Flying above the pack

Flying+above+the+pack

ART BY NINTENDO

George Treviranus, Clarion Lead Designer

Skyward sword is without a doubt the best title of the year.

Its story is long and captivating, the characters grow immensely and the wide array of things to do within the world of Skyloft can’t be overstated. The Wii Motion Plus captures Link’s swinging sword in a way that doesn’t diminish the peripheral, unlike Red Steel. The game does suffers a few flaws, however, with less than enthralling bosses and the implementation of the stamina gauge.

Skyward Sword starts off like any Legend of Zelda title, in that Link is just a boy. He’s a student in the Knight Academy of Skyloft, training to ride the skies on his bird, a Loftwing. During the first few hours you’ll be scurrying about learning the ins-and-outs of how to fly for your Knighthood exam, proving you have what it takes to be a Knight to fly the skies. Being that the world of Skyloft is split between those who live in the sky and those who live on “the surface,” it should come as no surprise an obvious duality that exists in the game right from the get-go.

Once this tutorial has been completed, you obtain the sword you’ll be using for the entire game: the Sword of the Goddess. We find out that, according to legend, a once all-powerful Goddess led a civilization of people on The Surface. But due to a growing evil known as Demise, she pulled her sacred temple, the Temple of the Goddess, out of the ground and into the sky in order to protect her people. You’re then sent off on a very lengthy quest to save the land from the evil of Demise. Within the Sword you carry itself lies a spirit to aid in your quest, as well. Fi is a great addi- tion and serves a great purpose in giving you hints, advice and reminding you of key objective points.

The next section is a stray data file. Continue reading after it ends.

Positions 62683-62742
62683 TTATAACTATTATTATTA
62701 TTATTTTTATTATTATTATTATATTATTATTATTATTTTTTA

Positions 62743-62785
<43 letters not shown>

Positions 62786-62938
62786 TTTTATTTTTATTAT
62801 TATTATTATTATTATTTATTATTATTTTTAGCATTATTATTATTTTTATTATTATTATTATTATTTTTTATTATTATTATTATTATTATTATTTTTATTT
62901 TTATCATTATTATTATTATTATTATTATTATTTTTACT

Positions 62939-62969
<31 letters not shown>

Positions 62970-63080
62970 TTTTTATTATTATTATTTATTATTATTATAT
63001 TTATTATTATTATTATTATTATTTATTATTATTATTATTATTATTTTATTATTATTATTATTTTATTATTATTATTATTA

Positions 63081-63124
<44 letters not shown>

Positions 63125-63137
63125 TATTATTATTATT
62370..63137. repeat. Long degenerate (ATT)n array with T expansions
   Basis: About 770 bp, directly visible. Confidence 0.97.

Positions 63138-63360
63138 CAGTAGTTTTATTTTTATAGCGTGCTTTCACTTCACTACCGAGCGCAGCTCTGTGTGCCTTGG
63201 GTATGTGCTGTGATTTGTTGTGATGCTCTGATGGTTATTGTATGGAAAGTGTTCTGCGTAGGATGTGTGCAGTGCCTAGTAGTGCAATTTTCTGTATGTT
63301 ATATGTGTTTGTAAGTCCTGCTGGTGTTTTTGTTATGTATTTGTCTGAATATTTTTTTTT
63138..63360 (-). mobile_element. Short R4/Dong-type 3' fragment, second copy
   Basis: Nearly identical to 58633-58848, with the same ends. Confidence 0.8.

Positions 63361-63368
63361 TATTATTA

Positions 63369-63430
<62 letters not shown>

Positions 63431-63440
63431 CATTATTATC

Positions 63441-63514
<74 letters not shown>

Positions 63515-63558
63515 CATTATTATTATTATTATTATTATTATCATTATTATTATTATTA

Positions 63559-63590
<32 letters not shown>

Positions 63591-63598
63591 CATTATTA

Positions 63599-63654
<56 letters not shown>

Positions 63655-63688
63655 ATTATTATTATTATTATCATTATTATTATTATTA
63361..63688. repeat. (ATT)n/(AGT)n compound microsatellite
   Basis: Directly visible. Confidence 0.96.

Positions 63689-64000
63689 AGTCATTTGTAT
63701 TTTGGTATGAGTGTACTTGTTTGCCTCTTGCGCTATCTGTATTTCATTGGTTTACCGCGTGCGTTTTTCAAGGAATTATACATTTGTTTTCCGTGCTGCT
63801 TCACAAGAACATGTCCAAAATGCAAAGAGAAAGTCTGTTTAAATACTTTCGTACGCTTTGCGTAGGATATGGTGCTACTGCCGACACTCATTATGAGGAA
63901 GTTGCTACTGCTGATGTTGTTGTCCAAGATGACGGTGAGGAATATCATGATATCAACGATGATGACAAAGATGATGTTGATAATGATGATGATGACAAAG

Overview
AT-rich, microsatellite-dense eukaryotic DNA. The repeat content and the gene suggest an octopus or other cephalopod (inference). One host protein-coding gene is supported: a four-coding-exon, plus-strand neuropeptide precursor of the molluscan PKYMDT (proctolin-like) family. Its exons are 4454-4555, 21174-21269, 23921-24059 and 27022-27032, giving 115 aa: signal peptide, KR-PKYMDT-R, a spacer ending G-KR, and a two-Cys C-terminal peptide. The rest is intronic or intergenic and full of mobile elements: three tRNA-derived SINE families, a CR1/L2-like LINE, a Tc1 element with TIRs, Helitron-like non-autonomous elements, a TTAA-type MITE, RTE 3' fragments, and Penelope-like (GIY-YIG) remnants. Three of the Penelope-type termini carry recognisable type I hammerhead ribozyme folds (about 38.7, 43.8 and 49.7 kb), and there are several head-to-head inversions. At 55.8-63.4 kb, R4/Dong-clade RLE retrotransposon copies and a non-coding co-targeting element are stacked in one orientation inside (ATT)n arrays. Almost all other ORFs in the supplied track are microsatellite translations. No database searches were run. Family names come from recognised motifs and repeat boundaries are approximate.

The story and quest of Skyward Sword is long, and not just 20 or 30 hours long, more like play time upwards of 40 to 50 hours, not count- ing side quests. The main storyline offers a great selection of diverse and puzzling dungeons to quench the thirst of die-hard action-adventure gamers.

With the use of the Wii Motion Plus as your sword, the game pulls you right in and keeps you involved for every second. The controls aren’t too awkward, and Nintendo packed in fail-safe maneuvers in enemies to ensure you aren’t flailing your arms all around to bypass the sword play. This is one of the best implementations of combat with numerous dungeon bosses that keeps you on your feet, thinking as if you were actually in a sword fight.

There are still a few setbacks with the title, such as the lack of interesting bosses. Of the nine bosses you’ll be facing, only three or four of the fights are worth remembering. The one upside to this is that as the game moves forward, the bosses increase in difficulty to an extent, as well as depth, allowing for not only one part boss battles, but two and three part towards the end. The ending boss fights truly helped in allowing me to fully enjoy the sword fighting, however.

Another small addition to the game, the stamina gauge, allows you to sprint for a limited time. The one thing that made me dislike this mechanic right away was the fact your major sword slashes use roughly 1/3 of this gauge. If you aren’t paying attention to it just after sprinting, then go to do one of the stronger slashes, you’ll fatigue yourself for five seconds. It became frustrating at times, but not so much as to detract too much from other high notes.

Skyward Sword is a fantastic title. This easily comes into the tier of Ocarina of Time and Wind Waker in terms of style and concept. The big hit Wii owners have been waiting for has finally arrived.